Trumpy, Old Appy, help us out here please!
P.S. Just remembered: Trumpy, didn't you say that N.Z. only switched to brown/blue cords comparatively recently? I've seen references in Electronics Australia which suggest that in Aussie-Land it was earlier (maybe 1970s?).
[This message has been edited by pauluk (edited 09-30-2002).]
#133803 - 09/30/0203:22 AMRe: Down Under Installations
Hello, well let's open the floodgates. Let me say first off, over here our 10A socket outlet circuits are protected in accordance with the size of the cable that feeds it, for a 1.5mm2 circuit, it is protected at 16A max, if it is wired in 2.5mm2, the maximum size of MCB that may protect this is a 20A, by regulation, you are not allowed to more than double the size of the outlet, with the protection. With respect to smaller appliances in kitchen areas, they are normally fed through the normal socket-outlet circuits, as the MCB protection is the same for all appliance circuits, apart from Cookers,etc. Hutch-All of the new types of accessories over here are like this,it is what we call a clean look, however with respect to the ID plates, these are more convenience than anything, it makes life a lot easier in a large installation working out which board and CB feeds which socket/light switch. (Check out hpm.com.au or pdl.co.nz) Our electrical equipment over here, must be able to withstand a continuous voltage of 245VAC,it is only in rural areas that the voltages, vary a wee bit, as we have ATC units(Auto-Tap-Changers),to set our voltage within 2.5% of the nominal voltage(230V). With respect to colour codes in our flexes, the colour code was changed some years ago, to combat the problem with DIYers with colour-blindness, getting the Phase and Earth wires around the wrong way, this has killed a few people over here. We now use Brown-Blue-Green/Yellow, as a colour-blind person cannot distinguish between Red and Green.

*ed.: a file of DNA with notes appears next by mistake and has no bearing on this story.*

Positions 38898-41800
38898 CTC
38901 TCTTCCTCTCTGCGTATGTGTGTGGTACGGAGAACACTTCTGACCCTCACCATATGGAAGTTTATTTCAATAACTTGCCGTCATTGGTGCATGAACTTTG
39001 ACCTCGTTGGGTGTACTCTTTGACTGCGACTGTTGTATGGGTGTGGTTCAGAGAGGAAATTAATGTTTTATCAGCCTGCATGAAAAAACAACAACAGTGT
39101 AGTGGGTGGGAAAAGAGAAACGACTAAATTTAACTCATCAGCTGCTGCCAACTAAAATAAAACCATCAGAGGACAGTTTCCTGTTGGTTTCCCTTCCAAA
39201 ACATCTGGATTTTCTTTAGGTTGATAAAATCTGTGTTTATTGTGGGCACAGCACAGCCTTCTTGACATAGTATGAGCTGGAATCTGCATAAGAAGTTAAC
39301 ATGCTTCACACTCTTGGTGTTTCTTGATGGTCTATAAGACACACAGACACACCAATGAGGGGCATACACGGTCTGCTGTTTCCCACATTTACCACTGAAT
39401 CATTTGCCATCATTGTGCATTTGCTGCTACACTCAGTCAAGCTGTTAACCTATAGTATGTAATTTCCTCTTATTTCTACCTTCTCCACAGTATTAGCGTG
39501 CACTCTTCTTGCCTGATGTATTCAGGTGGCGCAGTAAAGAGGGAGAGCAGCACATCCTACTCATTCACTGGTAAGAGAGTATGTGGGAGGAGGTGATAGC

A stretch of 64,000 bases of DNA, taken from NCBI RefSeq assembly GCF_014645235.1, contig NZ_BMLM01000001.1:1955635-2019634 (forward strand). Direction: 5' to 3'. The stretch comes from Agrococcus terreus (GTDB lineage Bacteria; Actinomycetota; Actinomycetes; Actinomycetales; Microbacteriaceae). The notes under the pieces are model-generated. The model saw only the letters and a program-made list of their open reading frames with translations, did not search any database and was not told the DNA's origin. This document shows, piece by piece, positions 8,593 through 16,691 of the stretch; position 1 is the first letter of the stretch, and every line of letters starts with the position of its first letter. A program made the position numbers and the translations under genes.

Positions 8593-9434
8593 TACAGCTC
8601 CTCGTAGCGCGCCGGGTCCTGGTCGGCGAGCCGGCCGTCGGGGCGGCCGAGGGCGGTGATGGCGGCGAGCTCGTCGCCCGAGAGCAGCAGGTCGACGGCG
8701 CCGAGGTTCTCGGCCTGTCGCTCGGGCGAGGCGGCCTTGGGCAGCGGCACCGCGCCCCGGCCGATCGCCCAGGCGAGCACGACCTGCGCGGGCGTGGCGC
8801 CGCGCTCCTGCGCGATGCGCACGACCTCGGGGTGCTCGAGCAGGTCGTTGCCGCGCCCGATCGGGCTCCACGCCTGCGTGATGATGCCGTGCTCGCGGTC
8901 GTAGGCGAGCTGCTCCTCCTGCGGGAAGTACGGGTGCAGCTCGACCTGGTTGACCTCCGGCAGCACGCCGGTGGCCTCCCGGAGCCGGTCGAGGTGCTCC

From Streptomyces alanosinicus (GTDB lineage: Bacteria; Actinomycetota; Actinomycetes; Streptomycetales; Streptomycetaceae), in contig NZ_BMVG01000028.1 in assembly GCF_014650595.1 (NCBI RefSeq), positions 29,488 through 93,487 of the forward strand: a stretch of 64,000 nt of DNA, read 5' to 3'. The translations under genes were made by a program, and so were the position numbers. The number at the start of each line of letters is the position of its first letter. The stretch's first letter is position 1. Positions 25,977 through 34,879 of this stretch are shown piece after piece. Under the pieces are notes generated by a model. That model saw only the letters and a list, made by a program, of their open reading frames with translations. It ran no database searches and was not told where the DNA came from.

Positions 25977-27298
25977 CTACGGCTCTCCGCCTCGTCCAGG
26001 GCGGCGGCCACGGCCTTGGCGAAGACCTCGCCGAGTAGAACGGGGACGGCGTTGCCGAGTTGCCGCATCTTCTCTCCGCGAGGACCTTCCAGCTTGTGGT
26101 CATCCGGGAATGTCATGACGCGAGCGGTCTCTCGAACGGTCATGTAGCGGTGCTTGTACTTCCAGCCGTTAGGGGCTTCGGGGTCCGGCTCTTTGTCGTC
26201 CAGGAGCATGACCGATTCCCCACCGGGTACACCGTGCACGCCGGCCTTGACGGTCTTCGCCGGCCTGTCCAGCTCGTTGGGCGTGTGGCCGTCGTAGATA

Let's face it, these days if you're not young, you're old - Red Green
#133804 - 09/30/0208:24 AMRe: Down Under Installations
Our electrical equipment over here, must be able to withstand a continuous voltage of 245VAC,it is only in rural areas that the voltages, vary a wee bit, as we have ATC units(Auto-Tap-Changers),to set our voltage within 2.5% of the nominal voltage(230V).
Wow! Within 2.5%? Then you must have adjusted the voltage downwards for real, not just on the paper.
With respect to colour codes in our flexes, the colour code was changed some years ago, to combat the problem with DIYers with colour-blindness, getting the Phase and Earth wires around the wrong way, this has killed a few people over here.
I had never thought of the problem with colour blindness until a guy came into the shop and wanted instructions on how to add or replace a socket. "I'm colour-blind, you see. But I've figured out that black is earth, right?" I convinced him to get an electrician to do this otherwise rather simple task. Black is live here!
#133805 - 10/05/0201:00 AMRe: Down Under Installations